Still, I like casino shows. In fact, I love casino shows. You can’t see shows like Vegas shows anywhere else but Vegas. Plus you could take your wife or girlfriend to any casino show I review without making her feel uncomfortable, even though they feature topless dancers. (I’m assuming your wife or girlfriend isn’t a total prude.) So if you’re in Vegas with your significant other and you can’t get away to a strip club, these shows might be your next best bet. A few of the shows I’d recommend to any strip club devotee just to see the bodies on the dancers. Gorgeous naked dancers? What’s not to like?
But no matter what a critic may say in a review about a casino show, no matter how much he raves about how “over the top” he found it, trust me, in most cases he’s just trying to maintain the ad revenue stream for whatever publication he works for. No one with any concept of what goes on in the strip clubs would ever view casino production shows as highly erotic. The dancers in casino shows can dance—in most cases a hell of a lot better than most strippers—but when it comes to pole and floor work and the stripper moves that make the boys go nuts with lust, most Vegas showgirls could take lessons from the 18-year-olds over at Little Darlings.
How to Get Better Seats for Less at Vegas Topless Shows
Most of the casino shows I review have a minimum-age requirement of either 18 or 21. These shows are generally expensive, with ticket prices ranging from $35 to $100+. Locals are often given a price break, so if you’ve got Nevada ID it’s always smart to ask at the box office. Guests of the hotel-casino are also sometimes given a special rate. Be sure to check in-room extras, or even look for packages that include show tickets when you’re searching out a hotel in the first place.
Casino shows are sometimes promoted through discount coupons distributed through local motels, rental-car offices, visitor centers, or in the freebie visitor magazines, and even if you don’t have a coupon, the box-office cashier may be able to supply you with one. A good thing to remember in Vegas is that there’s often a discount available on anything the casinos have to offer, so always ask. And, of course, this will be an area we pay close attention to on Twitter @ToplessVegas.
One way to get into a show free is to gamble in the casino. Showroom comps are among the easier freebies for gamblers at the table games to obtain. Unfortunately, this usually requires bets of $25 or more, sometimes for a number of hours, and this could make the cost of the show far more expensive than just buying a ticket. If you do play table games at this level, or if you play high-end slots or video poker, you’ll often find that you can get show tickets comped just by asking your host.
My general approach to tickets for casino shows with assigned seating is to buy the cheap seats, then tip the maître d’ or usher for a better seat. This usually works when the show isn’t sold out. In my reviews of the shows, I tell you which shows are your best bets for this ploy.
The show prices I quote in my reviews are the full prices you’d pay at the casino showroom box office, online at the casino’s website, or over the phone, though there may be additional fees.
Las Vegas Burlesque and Topless Show Ratings
I rate the casino shows according to the same SPW scale I use to rate strip clubs, with 100% being the most arousing and 0% being about as sexy as Spongebob Squarepants. (SPW stands for “Statistical Probability of Wood.” For a full explanation of the scale, see my Guide to Strip Club Ratings.)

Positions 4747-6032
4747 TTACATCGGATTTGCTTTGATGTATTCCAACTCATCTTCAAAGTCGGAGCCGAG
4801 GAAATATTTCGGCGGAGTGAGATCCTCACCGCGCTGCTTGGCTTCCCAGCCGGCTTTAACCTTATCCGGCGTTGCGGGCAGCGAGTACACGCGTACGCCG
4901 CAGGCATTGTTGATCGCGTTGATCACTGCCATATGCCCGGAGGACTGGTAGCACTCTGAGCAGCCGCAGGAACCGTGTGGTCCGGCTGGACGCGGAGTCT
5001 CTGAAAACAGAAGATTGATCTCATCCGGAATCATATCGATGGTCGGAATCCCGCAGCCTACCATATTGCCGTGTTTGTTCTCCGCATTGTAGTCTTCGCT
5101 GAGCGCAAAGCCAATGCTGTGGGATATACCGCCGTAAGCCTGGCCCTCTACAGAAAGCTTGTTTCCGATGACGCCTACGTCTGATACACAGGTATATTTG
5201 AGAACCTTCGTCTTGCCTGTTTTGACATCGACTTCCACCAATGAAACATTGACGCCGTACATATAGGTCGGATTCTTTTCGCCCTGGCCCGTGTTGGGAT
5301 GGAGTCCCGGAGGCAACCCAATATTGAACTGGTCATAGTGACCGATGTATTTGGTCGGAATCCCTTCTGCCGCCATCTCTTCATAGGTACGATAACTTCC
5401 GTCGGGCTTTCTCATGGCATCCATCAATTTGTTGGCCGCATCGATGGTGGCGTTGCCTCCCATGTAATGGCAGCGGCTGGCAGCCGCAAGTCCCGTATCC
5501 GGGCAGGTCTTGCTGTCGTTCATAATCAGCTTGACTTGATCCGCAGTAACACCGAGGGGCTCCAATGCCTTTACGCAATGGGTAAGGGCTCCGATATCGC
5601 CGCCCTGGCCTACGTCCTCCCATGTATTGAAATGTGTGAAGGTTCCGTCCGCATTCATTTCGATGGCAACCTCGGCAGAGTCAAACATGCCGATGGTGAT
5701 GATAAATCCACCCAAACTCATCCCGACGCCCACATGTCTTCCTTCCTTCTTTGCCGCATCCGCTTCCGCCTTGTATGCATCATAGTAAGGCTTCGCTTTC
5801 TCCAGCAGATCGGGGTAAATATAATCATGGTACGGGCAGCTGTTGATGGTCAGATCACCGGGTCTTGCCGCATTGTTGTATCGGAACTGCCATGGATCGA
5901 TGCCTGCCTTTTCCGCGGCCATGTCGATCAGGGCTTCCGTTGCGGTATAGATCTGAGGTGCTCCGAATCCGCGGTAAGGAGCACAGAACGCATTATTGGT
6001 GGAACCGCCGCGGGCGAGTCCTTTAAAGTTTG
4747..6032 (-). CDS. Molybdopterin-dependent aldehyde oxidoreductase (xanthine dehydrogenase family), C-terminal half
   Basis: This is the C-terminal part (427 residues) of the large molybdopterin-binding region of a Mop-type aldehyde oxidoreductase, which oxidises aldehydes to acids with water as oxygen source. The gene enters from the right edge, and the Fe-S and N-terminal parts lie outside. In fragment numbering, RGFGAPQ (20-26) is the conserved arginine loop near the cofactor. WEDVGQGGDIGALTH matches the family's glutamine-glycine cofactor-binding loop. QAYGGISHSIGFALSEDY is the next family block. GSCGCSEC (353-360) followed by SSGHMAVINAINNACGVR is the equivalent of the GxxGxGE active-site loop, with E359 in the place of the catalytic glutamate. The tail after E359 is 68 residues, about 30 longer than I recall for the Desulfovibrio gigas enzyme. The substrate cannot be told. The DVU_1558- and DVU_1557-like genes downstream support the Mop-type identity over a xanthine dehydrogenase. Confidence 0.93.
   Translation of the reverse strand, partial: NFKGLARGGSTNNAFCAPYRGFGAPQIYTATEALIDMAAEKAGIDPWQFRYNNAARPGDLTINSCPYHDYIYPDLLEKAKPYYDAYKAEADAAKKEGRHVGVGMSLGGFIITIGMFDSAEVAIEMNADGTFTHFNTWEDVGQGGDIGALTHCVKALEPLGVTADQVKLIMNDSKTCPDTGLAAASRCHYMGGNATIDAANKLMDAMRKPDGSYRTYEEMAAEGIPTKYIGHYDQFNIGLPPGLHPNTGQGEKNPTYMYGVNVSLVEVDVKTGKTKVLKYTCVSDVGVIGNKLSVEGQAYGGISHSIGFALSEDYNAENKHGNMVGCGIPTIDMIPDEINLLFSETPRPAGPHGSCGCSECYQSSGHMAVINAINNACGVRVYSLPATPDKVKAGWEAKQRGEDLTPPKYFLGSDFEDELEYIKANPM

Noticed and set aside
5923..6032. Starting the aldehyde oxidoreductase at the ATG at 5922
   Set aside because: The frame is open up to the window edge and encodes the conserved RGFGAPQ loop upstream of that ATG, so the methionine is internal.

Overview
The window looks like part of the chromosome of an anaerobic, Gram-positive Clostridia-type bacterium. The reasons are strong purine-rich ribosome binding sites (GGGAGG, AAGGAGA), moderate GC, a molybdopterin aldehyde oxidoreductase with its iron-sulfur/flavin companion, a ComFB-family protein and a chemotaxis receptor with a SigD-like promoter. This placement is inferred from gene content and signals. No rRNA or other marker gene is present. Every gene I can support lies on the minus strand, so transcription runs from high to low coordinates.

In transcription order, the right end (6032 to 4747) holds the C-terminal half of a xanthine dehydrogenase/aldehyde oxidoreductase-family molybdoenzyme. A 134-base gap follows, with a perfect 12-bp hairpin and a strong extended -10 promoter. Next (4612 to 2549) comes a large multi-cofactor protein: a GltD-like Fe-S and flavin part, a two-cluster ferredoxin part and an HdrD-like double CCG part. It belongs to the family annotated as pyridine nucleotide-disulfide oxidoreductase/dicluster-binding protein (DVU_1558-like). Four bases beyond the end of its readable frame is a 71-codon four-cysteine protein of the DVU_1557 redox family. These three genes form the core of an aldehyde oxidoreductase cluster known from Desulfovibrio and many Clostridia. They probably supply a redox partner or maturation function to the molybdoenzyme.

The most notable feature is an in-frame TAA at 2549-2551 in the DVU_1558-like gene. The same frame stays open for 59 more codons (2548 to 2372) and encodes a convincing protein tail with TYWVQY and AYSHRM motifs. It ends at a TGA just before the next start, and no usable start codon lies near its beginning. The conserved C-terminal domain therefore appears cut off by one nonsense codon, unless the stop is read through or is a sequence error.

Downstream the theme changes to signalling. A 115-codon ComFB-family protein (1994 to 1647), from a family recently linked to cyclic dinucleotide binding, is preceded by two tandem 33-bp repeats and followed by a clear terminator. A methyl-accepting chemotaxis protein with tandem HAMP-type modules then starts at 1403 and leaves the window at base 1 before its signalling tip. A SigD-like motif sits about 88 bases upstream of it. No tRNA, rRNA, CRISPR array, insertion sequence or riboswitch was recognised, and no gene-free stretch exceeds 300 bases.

Here’s a quick rundown of the show ratings from top to bottom on the SPW Scale:
|Zumanity||New York New York||15%|
|Zombie Burlesque||Planet Hollywood||11%|
|Sin City Comedy||Planet Hollywood||11%|
Las Vegas Burlesque and Bar Shows Overview
The burlesque renaissance, sometimes called the neo-burlesque movement, is alive and well in Las Vegas, even though we do not have a full-time neo-burlesque venue yet. All of the current neo-burlesque shows take place in bars and nightclubs on specified nights, some monthly, some weekly, some a couple nights a week.
A few of the casino shows, like X Burlesque and Zombie Burlesque, are choreographed production shows, a far cry from the typical (more improvisational) neo-burlesque shows. So they’re listed above under topless casino shows.
All of the topless casino shows, in fact, could be loosely categorized under burlesque, as all of these shows grew out of the old Vegas burlesque shows. The first topless show in Vegas was Minsky’s Follies, a traditional 1950s burlesque show with strippers and comedians that opened at the Dunes in 1958. Since then, the casino shows have simply gotten more elaborate, but they really are nothing more than what burlesque turned into in Vegas.
Wild and Sexy Bar Shows
Also included in this group are some of the shows that wouldn’t qualify as burlesque, but because of their more improvisational (amateur or just unusual) character, they fit better in this category than they do with casino shows. The bikini bull-riding contest at Gilley’s, the Puppetry of the Penis show at Erotic Heritage Museum, etc., are all reviewed here.
The bar shows are generally free or a low cover charge. Some of these shows are pretty wild. Most have a roughly equal male/female customer ratio, but offer some kind of entertainment where you might expect to see female performers (sometimes customers) in skimpy outfits or some state of undress. Most of these shows don’t last very long or have lots of break time in between acts, but some are a lot of fun and worth going to anyway.
Go to: Casino/Bar Shows